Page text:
Ask a Vet: Take Care of Adopted Pets ASAP | Sweetened

s: You have just adopted a kitten from a friend, and she has not been neutered or vaccinated. At what age should I take him to the vet to get these things done?

a: Bringing a new pet home and having it all with beds, toys, food bowls and accessories is so much fun! Trying to teach them the procedures and behavior of their new home can be overwhelming at first, making it easy to overlook some of the basic medical care they need when they are young.

It is important to remember that although they may look very young and cute for a while, they grow and mature very quickly and need to have their medical needs met for maintenance once they are adopted.

I recommend taking your cat to the vet for a test within two weeks of being adopted. If your new pet has any medical problems, it is recommended that you take it in sooner.

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The series of vaccinations for kittens or puppies should be started at eight weeks and then given a booster every four weeks until they are four months old.

Missing these key milestones can put your pet at risk of contracting an infectious disease. Visits for kittens and puppies to the vet are also essential to spot any underlying issues. It’s also time to talk about related topics such as nutrition and behavior as your pet grows.

Kittens grow quickly and are mature enough to breed until the age of four months. This means that it is highly recommended that they be spayed and spayed between 4-6 months of age before they can produce more kittens.

So, when you’re enjoying your new pet, make sure you schedule your first cat appointment with a vet within two weeks of taking your pet home!

s: My dog ​​is terrified of thunder and will shake and hide during a thunderstorm. Since this happens every day, it has become a problem. What can I do to make her feel more comfortable during a thunderstorm?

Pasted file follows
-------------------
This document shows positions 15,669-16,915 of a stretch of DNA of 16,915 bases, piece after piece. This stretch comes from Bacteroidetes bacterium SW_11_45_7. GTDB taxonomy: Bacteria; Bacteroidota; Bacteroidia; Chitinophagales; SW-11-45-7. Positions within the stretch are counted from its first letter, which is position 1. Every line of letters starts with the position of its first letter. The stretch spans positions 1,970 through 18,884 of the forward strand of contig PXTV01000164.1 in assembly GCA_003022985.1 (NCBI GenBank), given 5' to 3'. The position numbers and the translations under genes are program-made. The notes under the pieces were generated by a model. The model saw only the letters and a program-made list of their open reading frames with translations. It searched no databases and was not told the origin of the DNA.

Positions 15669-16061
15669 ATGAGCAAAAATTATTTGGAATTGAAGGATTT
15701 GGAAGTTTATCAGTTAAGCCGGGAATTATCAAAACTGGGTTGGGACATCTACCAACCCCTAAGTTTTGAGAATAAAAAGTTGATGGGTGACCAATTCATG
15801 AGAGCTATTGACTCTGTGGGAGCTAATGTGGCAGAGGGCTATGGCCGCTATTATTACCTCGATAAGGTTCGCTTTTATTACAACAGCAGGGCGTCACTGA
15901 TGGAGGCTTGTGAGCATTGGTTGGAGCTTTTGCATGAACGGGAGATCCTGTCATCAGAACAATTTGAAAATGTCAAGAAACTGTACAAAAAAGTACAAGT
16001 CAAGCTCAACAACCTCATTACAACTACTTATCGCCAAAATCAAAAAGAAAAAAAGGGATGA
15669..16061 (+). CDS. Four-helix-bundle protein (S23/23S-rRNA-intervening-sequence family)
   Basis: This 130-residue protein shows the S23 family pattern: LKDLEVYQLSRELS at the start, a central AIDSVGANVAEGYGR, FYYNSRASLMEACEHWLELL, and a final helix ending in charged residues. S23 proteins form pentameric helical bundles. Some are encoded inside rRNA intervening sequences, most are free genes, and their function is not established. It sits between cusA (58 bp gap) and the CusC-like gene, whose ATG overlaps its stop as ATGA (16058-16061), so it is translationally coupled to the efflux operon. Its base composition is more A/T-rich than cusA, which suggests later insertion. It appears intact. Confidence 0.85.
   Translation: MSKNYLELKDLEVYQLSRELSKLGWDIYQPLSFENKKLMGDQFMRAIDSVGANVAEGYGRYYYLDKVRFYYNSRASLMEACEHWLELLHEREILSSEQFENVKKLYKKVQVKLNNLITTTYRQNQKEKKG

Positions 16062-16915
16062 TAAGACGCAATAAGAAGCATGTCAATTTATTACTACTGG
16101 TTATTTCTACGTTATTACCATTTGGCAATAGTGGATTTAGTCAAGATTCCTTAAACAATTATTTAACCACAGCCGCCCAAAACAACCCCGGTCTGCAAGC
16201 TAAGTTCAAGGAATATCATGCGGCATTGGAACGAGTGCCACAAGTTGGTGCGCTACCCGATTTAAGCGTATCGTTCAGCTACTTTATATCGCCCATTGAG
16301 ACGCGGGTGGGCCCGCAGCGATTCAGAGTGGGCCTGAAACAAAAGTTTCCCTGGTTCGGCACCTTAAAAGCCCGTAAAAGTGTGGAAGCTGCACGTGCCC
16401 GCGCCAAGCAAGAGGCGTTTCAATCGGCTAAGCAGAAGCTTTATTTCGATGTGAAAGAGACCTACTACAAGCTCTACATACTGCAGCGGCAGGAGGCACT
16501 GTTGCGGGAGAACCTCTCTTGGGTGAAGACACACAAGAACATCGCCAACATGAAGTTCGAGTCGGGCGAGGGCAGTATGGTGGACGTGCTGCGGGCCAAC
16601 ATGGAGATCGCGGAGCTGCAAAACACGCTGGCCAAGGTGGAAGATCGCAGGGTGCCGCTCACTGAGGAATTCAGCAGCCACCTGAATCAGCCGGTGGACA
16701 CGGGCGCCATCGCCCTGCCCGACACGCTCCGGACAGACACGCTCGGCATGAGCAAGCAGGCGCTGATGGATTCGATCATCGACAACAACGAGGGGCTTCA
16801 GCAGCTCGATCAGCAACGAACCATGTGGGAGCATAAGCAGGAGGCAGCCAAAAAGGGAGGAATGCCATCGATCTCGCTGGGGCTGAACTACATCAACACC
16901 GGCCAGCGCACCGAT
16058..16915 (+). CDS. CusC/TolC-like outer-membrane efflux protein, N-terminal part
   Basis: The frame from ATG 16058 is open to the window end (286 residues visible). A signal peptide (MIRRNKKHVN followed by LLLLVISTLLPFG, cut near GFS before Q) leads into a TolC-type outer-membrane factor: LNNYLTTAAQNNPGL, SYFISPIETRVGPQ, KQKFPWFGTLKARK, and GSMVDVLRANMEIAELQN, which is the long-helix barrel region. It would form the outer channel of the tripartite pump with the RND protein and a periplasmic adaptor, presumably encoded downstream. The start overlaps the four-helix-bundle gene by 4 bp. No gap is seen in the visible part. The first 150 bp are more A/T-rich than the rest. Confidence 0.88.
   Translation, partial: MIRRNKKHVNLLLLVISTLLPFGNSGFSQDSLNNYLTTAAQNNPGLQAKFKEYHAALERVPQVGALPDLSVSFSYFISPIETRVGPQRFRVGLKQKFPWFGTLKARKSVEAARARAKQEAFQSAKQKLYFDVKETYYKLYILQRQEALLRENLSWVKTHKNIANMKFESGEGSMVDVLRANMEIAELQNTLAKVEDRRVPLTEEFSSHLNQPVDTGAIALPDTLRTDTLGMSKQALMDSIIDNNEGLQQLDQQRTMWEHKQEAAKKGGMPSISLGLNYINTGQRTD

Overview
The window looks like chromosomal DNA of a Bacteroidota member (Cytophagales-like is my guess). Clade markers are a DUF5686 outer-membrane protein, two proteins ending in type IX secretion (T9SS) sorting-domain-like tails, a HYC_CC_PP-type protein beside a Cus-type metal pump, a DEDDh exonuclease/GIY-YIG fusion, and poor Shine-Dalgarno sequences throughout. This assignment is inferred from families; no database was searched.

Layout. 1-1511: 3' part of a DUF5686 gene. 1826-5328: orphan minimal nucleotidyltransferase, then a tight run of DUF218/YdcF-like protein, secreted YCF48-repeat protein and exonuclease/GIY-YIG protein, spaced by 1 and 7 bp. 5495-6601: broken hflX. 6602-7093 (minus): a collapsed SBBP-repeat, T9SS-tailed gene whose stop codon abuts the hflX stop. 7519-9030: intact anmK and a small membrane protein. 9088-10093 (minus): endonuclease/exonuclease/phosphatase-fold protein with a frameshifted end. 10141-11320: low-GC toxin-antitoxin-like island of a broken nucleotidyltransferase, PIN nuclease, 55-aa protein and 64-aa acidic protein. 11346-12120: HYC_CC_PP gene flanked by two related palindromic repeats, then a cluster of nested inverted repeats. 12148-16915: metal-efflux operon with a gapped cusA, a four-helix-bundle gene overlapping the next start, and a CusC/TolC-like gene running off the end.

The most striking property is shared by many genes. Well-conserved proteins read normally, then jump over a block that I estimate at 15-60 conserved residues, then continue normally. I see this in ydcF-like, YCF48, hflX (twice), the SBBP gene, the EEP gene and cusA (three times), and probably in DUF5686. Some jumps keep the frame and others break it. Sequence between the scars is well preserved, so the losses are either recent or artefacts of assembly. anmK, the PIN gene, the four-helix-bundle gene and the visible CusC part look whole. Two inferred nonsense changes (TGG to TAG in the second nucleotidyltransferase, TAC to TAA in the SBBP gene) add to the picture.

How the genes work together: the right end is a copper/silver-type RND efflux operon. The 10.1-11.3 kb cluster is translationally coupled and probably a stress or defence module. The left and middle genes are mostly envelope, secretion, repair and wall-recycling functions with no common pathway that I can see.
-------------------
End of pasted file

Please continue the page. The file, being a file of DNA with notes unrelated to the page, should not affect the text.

a: July brings monsoons in northern Arizona, and while the rain is great for the forest, the noise of thunder can cause great anxiety in the canine locals.

Some dogs are completely unaffected by thunder and lightning, and some dogs panic to the point of harming themselves. Since there can be a lot of variation in a dog’s reaction, treatment should be proportional to the individual dog’s response.

For example, if your dog gets a little nervous during a storm and feels comfortable by hiding or being by your side and then back to normal once the storm has passed, there may be no need for an intervention. However, if your dog is tearing down doors or walls to escape during a storm, he may benefit from an intervention.

Interventions can range from calming supplements such as products containing CBD or other natural ingredients used for relaxation. These products are usually very mild and will do nothing for an extremely anxious animal.

Thunder shirts can also be helpful for anxiety because they provide a gentle, comfortable compress that will calm some dogs.

For cases with severe reactions, oral medications are the only option to calm a dog during a thunderstorm.

Unfortunately, not every dog ​​reacts to medications in the same way, so it is recommended that you determine which medication is best for your dog. It is also essential to understand that you will need to give medications before your dog becomes anxious, as medications are not effective once your dog is in a panic state.

If your dog has severe thunderstorm anxiety, I recommend making an appointment with your vet to discuss all options.

Dr. Julian Miller is a veterinarian in Flagstaff. She can be reached at [email protected]

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